The New Patient page is the front door to your FQHC.

Here’s how to keep it open.

There’s no shortage of advice about how healthcare organizations can attract new patients to their website. 

But too often, when a prospect is on-site and ready to become an actual patient, the journey stops at the New Patient page. And even though nearly 40% of patients claim to use New Patient portals, almost 70% of community health center websites don’t have one.

So, if you’re a savvy healthcare marketer with an underperforming New Patient page – or if you’re an aspiring healthcare marketer ready to add one – this is for you.

3 Steps to Creating an Effective New Patient page

1. Build Trust

Here’s why: Healthcare decisions are rarely if ever based on factual data alone. Emotions play a key role, and the person deciding whether to become a new patient may be in a state of anger, stress, anxiety, confusion, or depression. Language barriers can make matters worse. So you need to take prospects by the hand.

Here’s how:

  1. State your Mission. It reassures new patients that you’re grounded in a belief system.
  2. State your clinical capabilities and areas of specialization. It confirms the new patient has arrived at the right place.
  3. State your Point of Difference. Define what makes you good/better/best.

Content to consider: Short format video. A 1-2 minute segment with animation, kinetic type, and a voiceover describing the mission of the organization and the services it provides.

2. Shape expectations

Here’s why: You need to prepare the person to become a patient. You need to establish reasonable, realistic hopes. This will help make the first visit align with what the patient anticipates.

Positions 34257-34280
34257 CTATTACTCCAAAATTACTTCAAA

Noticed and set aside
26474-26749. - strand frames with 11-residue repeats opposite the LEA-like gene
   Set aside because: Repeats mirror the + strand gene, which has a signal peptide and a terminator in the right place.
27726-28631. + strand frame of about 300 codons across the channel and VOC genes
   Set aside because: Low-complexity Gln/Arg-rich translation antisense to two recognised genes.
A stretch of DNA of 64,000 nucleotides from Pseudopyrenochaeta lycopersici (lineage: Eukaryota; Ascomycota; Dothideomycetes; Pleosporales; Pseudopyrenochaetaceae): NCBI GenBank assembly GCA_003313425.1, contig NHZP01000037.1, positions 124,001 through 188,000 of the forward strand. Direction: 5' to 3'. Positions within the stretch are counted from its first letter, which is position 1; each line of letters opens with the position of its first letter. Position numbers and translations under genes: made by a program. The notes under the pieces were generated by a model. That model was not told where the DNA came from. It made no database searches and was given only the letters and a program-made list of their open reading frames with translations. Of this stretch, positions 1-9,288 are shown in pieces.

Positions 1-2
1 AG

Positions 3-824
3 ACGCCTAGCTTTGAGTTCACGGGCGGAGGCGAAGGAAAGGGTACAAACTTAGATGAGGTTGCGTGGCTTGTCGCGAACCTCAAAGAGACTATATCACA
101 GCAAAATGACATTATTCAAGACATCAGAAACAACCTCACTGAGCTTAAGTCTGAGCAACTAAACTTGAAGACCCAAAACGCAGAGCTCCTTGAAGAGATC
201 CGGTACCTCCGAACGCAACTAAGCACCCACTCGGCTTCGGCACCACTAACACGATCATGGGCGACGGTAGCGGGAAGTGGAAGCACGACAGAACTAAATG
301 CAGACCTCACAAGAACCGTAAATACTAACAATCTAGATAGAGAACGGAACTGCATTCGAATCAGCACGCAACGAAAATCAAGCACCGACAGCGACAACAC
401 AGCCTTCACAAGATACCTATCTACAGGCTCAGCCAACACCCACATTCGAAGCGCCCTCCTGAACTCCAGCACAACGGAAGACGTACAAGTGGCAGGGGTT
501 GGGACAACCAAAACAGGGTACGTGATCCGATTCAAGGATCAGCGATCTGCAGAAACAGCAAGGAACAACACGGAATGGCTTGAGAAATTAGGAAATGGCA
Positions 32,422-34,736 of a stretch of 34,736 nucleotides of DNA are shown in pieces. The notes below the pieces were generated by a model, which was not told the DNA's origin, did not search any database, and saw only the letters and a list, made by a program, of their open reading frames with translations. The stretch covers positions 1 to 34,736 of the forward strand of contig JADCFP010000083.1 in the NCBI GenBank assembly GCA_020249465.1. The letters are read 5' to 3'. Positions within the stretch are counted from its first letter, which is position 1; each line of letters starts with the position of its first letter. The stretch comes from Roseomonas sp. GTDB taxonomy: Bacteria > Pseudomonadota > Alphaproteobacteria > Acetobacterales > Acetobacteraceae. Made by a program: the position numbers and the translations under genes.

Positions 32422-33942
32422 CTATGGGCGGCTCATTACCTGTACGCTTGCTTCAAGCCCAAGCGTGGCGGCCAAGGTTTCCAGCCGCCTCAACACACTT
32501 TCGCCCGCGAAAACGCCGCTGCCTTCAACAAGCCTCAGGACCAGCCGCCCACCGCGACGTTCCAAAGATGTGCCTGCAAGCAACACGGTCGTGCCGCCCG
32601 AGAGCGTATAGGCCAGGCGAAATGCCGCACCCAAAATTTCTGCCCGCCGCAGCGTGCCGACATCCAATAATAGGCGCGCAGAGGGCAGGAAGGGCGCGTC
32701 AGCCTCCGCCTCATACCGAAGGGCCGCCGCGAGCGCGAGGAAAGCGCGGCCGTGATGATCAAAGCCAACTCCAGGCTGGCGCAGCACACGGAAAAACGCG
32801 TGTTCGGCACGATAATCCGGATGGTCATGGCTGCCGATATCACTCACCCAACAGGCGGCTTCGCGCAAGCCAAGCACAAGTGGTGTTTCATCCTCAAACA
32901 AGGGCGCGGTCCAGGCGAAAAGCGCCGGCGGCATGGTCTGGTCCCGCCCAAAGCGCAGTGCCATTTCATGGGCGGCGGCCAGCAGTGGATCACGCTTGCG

Here’s how:

  1. Use your best images. Facilities should be showcased as clean, professional workspaces. Staff photos should show a range of emotions from serious to happy.
  2. Offer financial information. This may include sample pricing for basic visits or insurance claims support.
  3. Describe how care is provided. State clearly that care is provided by a team, and that the team includes professionals beside the physician.
  4. Share parking information. Especially if there’s potential for confusion in way-finding.

Content to consider: A Pre-Appointment Call. Touching base with a voice message to 1st-time patients the day before an appointment.

  1. Confirm the appointment
  2. Identify key reminders (insurance info, pre-visit questionnaires)
  3. Humanize the organization.
    • NOTE: Person-to-person calls are ideal, but automated calls can also add value.

3. Go step by step

Here’s why: A sequential process increases the likelihood of a successful conversion. It can reduce confusion, especially in multiethnic patient populations. And it establishes your organization as an authority on how to do things.

Here’s how: 

  1. Information graphics. Use shapes, colors, and simple text to capture and guide patient attention.
  2. Video explainer segments. Short (60-75 seconds) videos with simple copy graphics are an easy way to digest process-related information.
  3. Send a text message that introduces the organization and provides the new patient with contact information for questions.

Content to consider: A New Patient Roadmap. Design a graphic (viewable or downloadable) on your site that presents the steps a person will take to become a new patient. Highlight preparation, the necessary forms, and the sequence of steps in order. If possible, make it mobile-friendly and translatable.

When you’re ready to start using data and creativity to solve healthcare marketing problems, contact us.